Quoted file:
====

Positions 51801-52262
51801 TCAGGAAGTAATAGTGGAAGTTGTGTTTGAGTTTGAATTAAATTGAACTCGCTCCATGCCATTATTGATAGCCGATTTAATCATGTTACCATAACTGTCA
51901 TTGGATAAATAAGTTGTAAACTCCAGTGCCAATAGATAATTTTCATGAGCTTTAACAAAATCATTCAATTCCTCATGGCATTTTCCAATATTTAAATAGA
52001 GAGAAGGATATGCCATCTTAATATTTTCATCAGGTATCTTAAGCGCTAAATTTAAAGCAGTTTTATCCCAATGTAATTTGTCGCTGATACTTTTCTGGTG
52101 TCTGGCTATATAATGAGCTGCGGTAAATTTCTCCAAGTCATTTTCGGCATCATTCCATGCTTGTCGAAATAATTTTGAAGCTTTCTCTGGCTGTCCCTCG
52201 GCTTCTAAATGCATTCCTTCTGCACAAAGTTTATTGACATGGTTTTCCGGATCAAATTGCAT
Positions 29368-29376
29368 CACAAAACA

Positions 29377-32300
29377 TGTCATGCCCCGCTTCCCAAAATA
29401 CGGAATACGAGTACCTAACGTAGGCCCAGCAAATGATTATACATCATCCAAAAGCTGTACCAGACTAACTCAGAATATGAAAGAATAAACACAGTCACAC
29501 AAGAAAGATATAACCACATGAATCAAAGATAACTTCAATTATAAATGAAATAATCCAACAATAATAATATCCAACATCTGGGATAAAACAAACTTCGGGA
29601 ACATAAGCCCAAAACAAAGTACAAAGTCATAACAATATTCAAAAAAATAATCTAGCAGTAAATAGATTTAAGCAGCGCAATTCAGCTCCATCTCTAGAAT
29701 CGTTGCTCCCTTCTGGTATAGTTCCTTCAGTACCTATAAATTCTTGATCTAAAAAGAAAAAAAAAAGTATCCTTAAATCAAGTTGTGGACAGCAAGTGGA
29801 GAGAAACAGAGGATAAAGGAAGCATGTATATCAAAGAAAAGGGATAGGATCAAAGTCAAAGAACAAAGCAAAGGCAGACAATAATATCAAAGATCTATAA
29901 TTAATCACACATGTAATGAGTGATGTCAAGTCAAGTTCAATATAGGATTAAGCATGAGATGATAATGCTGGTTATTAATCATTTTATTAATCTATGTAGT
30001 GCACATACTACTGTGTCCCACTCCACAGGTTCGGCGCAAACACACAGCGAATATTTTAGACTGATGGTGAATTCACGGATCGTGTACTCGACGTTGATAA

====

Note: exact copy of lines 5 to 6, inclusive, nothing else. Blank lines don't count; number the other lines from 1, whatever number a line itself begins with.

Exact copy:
52101 TCTGGCTATATAATGAGCTGCGGTAAATTTCTCCAAGTCATTTTCGGCATCATTCCATGCTTGTCGAAATAATTTTGAAGCTTTCTCTGGCTGTCCCTCG
52201 GCTTCTAAATGCATTCCTTCTGCACAAAGTTTATTGACATGGTTTTCCGGATCAAATTGCAT